When I realized that while on our way to Memphis recently we would pass close to Oxford, Mississippi. I told my bride that I always wanted to come to this literary landmark of Faulkner and more recently John Grisham. While Grisham knows how to sell books, Faulkner? Well Faulkner knew how to write literary masterpieces.
As I found out later while visiting Faulkner’s home, he sometimes literally wrote on his walls. Maybe I should have left my children’s scribbling on their walls, however I doubt posterity would have been so kind; nor the next owner as well.
As our departure time neared an ironic happening occurred. The coveted James Beard finalists were announced and it turned out that not one but two finalists were named in –drum roll please- Oxford. Are you serious, I thought, two? What was I missing about a small, 20,000 population, college town that could breed not just one but two. One, Vishwesh Bhatt, was a chef and the other, St. Leo, a restaurant, and together it was a remarkable accomplishment for this small Mississippi town.
I should note here that I have been to Oxford, England. I can assure you that while there are a number of respectable pubs, I am not aware of any Michelin stared restaurant in what is truly one of the most beautiful and stately college campuses in the world. This is in no way a slur on the University of Mississippi, and Oxford itself, which reminded us somewhat of Stanford’s campus in Palo Alto. Beautiful tree lined streets, gracious homes and classic buildings that dot the campus as well as an abundance of folks named Manning.
We arrived on a Wednesday evening at our hotel, The Oxford Graduate, which is totally cool. If you have never been to this hotel it is a must if for no other reason but to see students hanging out in the lobby which is set up like a study hall with Wi-Fi and long counter tops to accommodate your laptops. There are comfy chairs and off to one side The Canteen for snacks which doubles as a breakfast bar in the morning. The only thing missing at the Graduate is Mrs. Robinson.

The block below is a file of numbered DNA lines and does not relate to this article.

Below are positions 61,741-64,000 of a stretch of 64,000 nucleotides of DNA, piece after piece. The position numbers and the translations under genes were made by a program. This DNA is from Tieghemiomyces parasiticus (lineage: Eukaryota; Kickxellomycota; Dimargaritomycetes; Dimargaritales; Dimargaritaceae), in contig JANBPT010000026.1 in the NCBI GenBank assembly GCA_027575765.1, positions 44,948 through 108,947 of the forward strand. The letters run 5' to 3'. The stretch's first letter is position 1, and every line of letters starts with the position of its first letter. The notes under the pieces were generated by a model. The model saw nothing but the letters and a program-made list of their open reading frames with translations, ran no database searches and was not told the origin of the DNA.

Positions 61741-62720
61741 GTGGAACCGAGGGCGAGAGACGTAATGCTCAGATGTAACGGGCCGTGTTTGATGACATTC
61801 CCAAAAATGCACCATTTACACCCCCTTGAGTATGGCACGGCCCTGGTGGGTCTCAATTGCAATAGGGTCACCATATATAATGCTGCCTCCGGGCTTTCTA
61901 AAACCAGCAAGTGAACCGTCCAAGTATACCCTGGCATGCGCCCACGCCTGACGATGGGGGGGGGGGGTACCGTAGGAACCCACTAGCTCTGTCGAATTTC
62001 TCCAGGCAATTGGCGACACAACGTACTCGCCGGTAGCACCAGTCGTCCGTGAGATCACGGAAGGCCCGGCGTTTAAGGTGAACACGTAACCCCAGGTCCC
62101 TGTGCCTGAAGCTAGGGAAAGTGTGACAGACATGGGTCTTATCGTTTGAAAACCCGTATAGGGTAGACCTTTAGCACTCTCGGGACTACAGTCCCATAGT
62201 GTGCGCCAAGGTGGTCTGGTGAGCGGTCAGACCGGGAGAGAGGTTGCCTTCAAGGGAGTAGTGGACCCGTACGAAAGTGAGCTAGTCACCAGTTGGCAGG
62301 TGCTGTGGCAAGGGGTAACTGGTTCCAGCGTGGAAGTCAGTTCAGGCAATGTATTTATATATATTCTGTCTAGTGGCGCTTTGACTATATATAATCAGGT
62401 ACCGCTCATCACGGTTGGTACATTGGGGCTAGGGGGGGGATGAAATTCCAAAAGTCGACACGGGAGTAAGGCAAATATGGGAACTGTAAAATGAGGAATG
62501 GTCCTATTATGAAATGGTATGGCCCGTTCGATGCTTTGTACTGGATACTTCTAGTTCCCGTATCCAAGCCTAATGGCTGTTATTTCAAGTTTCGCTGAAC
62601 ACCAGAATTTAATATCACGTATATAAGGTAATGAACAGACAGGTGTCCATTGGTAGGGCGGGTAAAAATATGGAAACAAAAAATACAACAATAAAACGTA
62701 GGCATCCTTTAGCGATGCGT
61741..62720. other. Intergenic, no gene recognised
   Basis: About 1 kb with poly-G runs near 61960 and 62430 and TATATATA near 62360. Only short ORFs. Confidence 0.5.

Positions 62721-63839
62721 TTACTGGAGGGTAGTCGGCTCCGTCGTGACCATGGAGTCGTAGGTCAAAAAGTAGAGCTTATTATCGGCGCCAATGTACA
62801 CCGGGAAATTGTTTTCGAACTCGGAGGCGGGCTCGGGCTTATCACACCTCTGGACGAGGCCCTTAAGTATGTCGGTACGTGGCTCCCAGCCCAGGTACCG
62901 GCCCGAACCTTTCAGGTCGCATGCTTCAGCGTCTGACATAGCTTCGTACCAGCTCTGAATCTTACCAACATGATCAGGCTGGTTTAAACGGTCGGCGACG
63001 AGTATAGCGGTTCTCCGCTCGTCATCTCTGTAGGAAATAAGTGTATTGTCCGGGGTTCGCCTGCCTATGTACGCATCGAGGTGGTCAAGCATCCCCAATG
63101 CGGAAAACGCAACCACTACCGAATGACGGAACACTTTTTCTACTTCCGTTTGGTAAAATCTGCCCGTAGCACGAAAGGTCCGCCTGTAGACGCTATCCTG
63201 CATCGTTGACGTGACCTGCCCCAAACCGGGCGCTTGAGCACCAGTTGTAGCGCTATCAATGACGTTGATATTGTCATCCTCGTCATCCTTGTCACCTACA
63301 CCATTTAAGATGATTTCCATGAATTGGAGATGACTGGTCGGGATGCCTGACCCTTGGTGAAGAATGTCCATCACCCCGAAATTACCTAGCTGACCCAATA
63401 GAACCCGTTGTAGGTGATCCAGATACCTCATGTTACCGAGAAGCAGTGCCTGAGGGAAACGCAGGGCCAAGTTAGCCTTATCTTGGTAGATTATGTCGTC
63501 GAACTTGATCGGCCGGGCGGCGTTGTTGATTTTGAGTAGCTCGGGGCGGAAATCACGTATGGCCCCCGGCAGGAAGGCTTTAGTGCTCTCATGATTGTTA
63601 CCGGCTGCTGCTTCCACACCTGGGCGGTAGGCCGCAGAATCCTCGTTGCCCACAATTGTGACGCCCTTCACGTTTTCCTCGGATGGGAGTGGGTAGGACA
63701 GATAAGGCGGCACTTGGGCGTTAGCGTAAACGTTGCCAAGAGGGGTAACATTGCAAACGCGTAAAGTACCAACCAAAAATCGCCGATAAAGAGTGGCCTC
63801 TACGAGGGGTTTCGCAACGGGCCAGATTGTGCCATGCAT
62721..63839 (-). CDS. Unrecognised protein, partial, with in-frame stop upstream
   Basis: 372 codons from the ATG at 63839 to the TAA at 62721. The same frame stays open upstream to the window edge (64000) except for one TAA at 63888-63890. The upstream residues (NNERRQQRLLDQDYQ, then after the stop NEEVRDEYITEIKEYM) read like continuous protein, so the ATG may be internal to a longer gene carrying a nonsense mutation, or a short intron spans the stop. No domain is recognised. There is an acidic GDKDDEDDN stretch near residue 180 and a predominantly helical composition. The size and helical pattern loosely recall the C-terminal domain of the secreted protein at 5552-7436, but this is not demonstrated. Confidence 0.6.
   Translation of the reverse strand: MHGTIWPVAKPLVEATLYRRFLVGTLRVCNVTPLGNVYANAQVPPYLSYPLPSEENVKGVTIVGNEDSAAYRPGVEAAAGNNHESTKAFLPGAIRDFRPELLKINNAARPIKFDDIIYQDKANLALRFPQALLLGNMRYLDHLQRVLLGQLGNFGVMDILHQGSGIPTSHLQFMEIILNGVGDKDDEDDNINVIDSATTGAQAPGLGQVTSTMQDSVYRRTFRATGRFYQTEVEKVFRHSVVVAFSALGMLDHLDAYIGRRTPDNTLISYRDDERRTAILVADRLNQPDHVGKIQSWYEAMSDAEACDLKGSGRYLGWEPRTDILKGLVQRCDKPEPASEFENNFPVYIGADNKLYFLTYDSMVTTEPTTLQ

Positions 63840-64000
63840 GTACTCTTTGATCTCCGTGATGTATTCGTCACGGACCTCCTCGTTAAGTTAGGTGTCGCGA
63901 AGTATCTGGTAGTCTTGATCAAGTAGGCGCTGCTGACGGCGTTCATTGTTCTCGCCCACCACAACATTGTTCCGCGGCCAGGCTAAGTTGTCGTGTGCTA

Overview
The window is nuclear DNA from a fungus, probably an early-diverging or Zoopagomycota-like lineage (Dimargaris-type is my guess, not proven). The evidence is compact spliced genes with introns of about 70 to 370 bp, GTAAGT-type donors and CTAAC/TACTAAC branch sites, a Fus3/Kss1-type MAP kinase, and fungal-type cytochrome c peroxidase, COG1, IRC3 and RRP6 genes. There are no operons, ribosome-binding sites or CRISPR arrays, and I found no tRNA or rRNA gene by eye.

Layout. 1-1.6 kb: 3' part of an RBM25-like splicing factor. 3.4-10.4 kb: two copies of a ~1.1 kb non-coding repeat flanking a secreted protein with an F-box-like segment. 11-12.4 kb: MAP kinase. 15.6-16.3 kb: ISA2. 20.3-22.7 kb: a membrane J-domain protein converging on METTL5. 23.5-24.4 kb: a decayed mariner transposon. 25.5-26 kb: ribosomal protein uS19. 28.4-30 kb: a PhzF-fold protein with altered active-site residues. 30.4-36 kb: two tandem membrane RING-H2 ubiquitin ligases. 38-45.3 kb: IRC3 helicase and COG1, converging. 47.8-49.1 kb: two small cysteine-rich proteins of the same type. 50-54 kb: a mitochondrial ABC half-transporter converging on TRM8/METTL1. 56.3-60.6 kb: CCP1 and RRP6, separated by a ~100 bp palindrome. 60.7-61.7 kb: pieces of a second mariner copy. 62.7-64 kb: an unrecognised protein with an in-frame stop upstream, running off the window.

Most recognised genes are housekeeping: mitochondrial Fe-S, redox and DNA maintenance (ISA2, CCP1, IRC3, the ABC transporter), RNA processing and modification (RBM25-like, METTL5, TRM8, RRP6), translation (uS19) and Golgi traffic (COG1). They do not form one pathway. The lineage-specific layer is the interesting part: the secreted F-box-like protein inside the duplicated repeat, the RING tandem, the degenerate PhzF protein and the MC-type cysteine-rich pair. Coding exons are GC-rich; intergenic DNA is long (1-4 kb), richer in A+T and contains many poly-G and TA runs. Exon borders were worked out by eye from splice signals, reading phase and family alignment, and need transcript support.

Our introduction to fine dining began that evening at the Snackbar. Seriously, the Snackbar? With a chef of Indian origin? Apparently the name is synonymous in Oxford with imaginative food all the way up to Memphis and currently on to New York.
One interesting note, judging by the number of students, some in groups others on dates, most sitting at a long community table that stretches pretty much the length of the upper landing, it is the right place at the right time.
We started with platters of raw oysters on the half shell. While the oysters were briny, tasting of the sea, not the muddy Mississippi thank you, it was the Mignonette sauce punched up with a tobasco pulp that blew me away. I’d no idea there was such an animal but as it was explained to me once the tobasco mixture has drained there is this pulp that you can order from McIIhenny on line that will make sriracha seem like yesterday’s ketchup.
Next we sampled a trio of spreads including the ubiquitous pimento cheese, which was my favorite, plus a Fava Bean Hummus and a Ricotta with caramelized spring onion. After the mignonette I thought the Hummus could have used a bit more kick. Truly I’ve had too much store-bought hummus over the years and I think it is up there with that tired block of cream cheese covered with pepper jelly that still turns up at parties.
Because Chef Bhatt, a very charming gentleman whose origin is Indian, there were a lot of crossover ingredients on his descriptive menu. His presentation of various dishes is the excitement. He expresses himself in his main offerings including Korean, Mexican, Ethiopian, Haitian and Middle Eastern. All were fascinating options, however on the Chef’s advice I choose the house special, Fried Catfish Bibimbap a Korean rice dish with meat and veggies, however in this case he substituted chunks of catfish for the meat. There was nothing bland about this dish and if you go and order it be sure to have a frosty beer as your drink of choice. The catfish came with Mississippi Blues Brown rice grits, quite a moniker for such a tasty presentation, and charred cabbage both of which were a perfect counterpoint to the spicy fish.